Now I'm starting to work more and more with BDD techniques(spec flow and Cucumber), I’m starting to think about the organisation of the projects/solutions I create and ensuring that I future proof it in some way.

For example, Sprint 1 starts and we decide to write our acceptance tests using spec flow/c#. As a result we build up a series of feature files which together encompass all the user stories in Sprint 1 and from that point on they can run in an automated fashion. The questions I have are:

1) What happens when sprint 2 starts? Would we just keep adding new feature files and code to the solution we build in Sprint 1, and just create new sub-folders so as to separate the features in each sprint? Or is there an alternative way of doing this…potentially, we could have sub-folders in the solution for each area of our system and we add to the automation suite that way?

2) In terms of naming conventions: a) what is the recommended naming convention for the solution/project, given that over time it could have a huge amount of features within it, each looking at different areas of a system? For features, should the name of these correspond with the user story title or id? b) What’s a good way of being able to refer back to these acceptance tests, say in 6 months? Obviously, a business user wouldn’t want to trawl through Visual Studio projects, so could these acceptance tests be exportable to a html webpage?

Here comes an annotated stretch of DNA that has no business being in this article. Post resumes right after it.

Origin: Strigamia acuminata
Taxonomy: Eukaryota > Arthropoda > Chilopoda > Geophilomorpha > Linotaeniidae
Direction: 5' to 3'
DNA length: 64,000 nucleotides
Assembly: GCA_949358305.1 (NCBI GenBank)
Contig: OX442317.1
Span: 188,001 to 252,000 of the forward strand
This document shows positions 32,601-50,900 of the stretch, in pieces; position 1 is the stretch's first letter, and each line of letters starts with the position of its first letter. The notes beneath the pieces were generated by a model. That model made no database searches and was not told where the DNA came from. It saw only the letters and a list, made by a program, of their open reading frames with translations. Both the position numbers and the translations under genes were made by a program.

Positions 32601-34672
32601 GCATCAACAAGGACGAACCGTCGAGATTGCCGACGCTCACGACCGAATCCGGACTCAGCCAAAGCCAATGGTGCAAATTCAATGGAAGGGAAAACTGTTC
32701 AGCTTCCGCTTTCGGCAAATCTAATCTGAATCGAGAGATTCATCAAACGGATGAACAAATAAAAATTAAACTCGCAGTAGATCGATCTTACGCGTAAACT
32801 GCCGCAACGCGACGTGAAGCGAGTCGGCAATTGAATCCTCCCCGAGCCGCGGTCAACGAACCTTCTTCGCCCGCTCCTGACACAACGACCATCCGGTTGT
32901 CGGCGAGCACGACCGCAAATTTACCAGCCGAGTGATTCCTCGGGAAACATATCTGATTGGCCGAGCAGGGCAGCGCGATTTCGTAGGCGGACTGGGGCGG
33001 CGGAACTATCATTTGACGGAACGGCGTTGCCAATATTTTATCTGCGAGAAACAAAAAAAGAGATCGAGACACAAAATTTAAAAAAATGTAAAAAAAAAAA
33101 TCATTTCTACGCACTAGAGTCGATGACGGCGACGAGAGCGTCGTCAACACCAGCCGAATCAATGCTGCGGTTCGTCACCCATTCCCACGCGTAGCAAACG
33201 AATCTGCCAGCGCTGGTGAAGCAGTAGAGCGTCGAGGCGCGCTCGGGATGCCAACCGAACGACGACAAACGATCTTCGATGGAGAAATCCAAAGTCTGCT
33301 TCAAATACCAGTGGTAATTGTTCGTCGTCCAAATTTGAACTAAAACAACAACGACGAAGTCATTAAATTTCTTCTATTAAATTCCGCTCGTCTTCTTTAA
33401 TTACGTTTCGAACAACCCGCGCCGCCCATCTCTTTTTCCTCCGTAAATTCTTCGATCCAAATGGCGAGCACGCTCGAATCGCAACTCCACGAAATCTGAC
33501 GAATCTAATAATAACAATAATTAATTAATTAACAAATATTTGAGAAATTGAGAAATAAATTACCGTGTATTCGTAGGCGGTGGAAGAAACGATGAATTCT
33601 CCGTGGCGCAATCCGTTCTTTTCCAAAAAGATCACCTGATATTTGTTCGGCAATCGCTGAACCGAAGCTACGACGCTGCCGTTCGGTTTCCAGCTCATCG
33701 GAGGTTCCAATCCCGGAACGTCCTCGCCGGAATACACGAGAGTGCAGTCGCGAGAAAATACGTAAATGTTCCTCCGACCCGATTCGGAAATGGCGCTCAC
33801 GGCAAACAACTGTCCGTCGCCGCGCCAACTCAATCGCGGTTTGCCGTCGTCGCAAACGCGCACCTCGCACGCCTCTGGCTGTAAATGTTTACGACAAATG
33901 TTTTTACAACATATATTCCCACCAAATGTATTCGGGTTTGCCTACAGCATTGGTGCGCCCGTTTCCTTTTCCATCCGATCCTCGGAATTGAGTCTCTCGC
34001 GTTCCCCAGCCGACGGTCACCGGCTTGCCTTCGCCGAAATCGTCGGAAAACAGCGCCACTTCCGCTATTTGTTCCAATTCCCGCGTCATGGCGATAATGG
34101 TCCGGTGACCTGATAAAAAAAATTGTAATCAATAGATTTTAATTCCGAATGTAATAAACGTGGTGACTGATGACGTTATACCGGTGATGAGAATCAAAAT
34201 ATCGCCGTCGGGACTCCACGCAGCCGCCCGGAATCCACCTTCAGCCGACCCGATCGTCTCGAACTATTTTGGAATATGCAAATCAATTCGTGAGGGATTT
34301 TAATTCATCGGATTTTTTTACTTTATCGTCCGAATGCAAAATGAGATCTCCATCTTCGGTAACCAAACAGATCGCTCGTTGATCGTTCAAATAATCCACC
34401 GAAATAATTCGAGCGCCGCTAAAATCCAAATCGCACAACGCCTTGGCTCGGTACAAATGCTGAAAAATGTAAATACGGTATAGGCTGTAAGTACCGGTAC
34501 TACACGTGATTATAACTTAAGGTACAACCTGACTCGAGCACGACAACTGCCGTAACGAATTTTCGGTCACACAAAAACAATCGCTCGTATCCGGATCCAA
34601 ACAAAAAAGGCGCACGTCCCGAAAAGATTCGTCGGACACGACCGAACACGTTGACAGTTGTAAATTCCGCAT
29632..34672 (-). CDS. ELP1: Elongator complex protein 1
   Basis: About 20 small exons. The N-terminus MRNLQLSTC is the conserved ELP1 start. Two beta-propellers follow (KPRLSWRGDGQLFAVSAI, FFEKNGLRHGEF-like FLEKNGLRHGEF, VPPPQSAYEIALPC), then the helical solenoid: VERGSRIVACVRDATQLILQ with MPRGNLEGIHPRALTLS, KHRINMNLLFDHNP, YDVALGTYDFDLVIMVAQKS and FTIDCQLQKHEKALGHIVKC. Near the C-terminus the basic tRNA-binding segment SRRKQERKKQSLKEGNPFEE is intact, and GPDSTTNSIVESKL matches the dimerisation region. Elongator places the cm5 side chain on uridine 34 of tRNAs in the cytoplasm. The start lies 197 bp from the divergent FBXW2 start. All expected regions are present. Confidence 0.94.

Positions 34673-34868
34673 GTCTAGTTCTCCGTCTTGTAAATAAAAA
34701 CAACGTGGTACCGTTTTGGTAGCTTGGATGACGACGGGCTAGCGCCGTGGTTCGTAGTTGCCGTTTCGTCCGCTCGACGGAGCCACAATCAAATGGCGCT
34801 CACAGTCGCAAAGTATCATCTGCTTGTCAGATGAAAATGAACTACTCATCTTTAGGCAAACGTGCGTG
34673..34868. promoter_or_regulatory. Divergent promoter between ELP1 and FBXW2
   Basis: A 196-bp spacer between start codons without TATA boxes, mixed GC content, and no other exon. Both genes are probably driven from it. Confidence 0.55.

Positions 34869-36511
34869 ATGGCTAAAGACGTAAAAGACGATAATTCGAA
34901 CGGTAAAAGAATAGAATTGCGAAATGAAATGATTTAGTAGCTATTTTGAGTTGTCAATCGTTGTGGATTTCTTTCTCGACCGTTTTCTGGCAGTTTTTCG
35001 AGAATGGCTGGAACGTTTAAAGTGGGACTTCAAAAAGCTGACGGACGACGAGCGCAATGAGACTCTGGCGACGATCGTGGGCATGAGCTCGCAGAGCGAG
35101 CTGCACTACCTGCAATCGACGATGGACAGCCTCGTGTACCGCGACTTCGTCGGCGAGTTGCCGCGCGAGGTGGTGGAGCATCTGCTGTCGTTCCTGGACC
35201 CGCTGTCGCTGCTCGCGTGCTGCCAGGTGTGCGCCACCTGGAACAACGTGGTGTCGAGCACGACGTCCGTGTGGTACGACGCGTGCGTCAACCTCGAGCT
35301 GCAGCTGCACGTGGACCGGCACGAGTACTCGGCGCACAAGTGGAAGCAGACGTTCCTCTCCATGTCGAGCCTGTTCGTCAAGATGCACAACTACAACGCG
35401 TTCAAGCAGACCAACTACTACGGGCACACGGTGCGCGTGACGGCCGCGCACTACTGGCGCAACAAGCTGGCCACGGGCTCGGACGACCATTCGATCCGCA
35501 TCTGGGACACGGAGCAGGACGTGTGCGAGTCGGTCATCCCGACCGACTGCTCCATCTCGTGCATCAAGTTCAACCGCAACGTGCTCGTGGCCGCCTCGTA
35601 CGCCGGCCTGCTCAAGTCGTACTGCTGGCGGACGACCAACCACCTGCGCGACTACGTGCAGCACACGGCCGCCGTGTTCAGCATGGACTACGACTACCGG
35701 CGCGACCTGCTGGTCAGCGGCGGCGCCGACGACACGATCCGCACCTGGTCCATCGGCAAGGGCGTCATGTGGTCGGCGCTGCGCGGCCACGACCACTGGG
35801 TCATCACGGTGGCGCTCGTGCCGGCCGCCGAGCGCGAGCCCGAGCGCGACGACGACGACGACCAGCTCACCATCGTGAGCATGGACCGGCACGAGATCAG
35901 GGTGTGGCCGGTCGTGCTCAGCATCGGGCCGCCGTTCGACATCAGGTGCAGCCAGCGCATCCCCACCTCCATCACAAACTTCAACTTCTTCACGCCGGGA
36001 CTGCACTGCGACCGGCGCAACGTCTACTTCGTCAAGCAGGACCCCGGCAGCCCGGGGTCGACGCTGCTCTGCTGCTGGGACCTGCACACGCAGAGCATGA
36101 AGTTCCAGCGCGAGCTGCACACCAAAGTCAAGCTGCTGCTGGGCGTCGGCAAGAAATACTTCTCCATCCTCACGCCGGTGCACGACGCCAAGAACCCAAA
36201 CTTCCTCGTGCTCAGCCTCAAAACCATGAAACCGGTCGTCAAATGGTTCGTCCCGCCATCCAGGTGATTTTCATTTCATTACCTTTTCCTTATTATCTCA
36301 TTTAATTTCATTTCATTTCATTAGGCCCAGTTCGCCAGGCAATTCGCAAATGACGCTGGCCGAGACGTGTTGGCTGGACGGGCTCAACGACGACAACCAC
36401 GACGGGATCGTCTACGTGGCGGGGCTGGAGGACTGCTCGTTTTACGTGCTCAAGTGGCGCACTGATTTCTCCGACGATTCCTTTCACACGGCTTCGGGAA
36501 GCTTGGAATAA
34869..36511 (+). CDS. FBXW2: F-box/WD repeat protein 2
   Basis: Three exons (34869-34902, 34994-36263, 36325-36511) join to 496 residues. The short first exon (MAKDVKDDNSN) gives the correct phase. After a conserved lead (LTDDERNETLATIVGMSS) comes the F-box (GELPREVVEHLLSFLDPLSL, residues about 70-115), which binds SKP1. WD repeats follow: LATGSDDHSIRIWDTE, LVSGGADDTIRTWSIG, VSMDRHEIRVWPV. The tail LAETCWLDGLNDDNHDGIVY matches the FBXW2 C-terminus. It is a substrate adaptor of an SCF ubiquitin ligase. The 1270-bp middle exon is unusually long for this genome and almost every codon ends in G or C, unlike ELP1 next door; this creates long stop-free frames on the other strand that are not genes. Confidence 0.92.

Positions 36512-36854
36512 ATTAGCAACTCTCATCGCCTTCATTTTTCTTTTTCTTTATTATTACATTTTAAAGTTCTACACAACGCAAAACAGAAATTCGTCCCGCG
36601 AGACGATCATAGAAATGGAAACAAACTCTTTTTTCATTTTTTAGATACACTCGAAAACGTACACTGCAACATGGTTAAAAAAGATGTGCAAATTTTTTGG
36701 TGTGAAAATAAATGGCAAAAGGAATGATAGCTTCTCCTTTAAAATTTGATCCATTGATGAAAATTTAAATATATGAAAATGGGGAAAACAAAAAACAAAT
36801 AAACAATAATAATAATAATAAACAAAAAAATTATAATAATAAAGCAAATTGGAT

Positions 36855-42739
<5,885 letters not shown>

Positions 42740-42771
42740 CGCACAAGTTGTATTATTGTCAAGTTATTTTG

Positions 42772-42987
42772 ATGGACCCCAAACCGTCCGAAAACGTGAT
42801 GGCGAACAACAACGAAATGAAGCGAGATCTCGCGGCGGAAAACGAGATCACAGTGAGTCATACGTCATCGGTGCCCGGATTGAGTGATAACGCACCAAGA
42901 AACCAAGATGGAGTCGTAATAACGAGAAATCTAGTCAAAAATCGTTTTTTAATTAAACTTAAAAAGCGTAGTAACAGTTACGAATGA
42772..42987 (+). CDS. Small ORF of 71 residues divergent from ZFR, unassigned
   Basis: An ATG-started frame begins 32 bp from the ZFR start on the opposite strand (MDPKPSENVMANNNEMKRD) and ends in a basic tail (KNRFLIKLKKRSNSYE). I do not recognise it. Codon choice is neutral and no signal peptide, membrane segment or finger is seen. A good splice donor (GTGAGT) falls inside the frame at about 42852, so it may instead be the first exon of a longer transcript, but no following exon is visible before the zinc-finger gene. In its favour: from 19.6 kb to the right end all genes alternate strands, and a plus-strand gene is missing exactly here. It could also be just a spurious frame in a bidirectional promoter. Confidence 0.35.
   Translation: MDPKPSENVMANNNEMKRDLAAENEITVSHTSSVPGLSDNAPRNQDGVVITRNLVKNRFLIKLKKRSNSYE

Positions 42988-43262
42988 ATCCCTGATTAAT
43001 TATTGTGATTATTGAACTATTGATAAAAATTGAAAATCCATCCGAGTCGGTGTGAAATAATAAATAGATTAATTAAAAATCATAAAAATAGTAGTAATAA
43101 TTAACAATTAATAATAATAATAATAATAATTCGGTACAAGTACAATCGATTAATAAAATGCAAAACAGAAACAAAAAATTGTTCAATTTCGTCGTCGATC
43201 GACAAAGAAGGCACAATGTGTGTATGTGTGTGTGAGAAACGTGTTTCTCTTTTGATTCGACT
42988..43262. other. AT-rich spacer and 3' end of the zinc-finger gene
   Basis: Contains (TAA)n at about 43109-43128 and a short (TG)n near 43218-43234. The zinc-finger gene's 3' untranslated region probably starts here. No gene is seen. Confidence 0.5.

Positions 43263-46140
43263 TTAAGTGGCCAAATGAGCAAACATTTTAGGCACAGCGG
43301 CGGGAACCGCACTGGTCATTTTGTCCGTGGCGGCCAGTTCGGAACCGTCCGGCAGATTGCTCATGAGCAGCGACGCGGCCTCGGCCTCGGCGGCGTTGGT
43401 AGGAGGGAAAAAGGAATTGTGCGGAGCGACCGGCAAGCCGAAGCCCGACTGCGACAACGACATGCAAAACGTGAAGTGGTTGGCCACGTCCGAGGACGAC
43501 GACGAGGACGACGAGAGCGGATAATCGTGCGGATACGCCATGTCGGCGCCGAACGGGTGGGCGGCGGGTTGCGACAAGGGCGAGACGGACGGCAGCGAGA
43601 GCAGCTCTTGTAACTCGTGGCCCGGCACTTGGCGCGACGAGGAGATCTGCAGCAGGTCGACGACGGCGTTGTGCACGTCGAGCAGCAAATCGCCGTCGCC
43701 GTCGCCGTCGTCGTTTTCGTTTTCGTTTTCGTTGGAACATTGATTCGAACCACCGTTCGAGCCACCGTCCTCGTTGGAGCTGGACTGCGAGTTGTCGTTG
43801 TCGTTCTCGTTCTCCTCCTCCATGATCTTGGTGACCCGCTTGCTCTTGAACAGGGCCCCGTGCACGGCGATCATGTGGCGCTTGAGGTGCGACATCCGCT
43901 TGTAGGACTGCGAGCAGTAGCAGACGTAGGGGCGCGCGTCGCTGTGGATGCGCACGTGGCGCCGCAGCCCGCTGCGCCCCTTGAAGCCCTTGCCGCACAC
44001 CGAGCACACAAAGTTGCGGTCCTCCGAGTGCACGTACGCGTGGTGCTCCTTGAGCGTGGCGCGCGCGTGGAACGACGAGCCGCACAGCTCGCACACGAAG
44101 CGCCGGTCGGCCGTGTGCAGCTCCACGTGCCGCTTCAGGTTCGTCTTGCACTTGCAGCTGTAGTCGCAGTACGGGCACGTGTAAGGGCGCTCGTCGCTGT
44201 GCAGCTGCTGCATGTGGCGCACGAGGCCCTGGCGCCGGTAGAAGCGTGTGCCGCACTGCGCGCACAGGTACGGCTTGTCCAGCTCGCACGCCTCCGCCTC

Appreciate any advice people may have.

1 Answer 1


1) After you have completed sprint 1 you should have new version of a component released since all sprints should deliver new version of a product. Also if you have completed sequential sprint, then you should have also completed all the features which felt in scope of your sprint. So, having new sprint means having new features and thus having new feature files.

2) This is subjective thing. This might depend on how complex your product is and what is the structure. There should be some single approach on how to organize feature structure. Nor just for your BDD tests, but for manual tests and for development, for code repos, etc. This will let you easily refer from any tool to any other tool (like having Story in Jira easily map it to the tests in BDD framework)

Regarding getting back to the tests in future there is a conenient mechanisms of test tagging, so you can tag the tests with just a free text (for example you may tag the tests with sprint number, or with feature, or with area) and then scope the old tests by the tags meeting your current needs.

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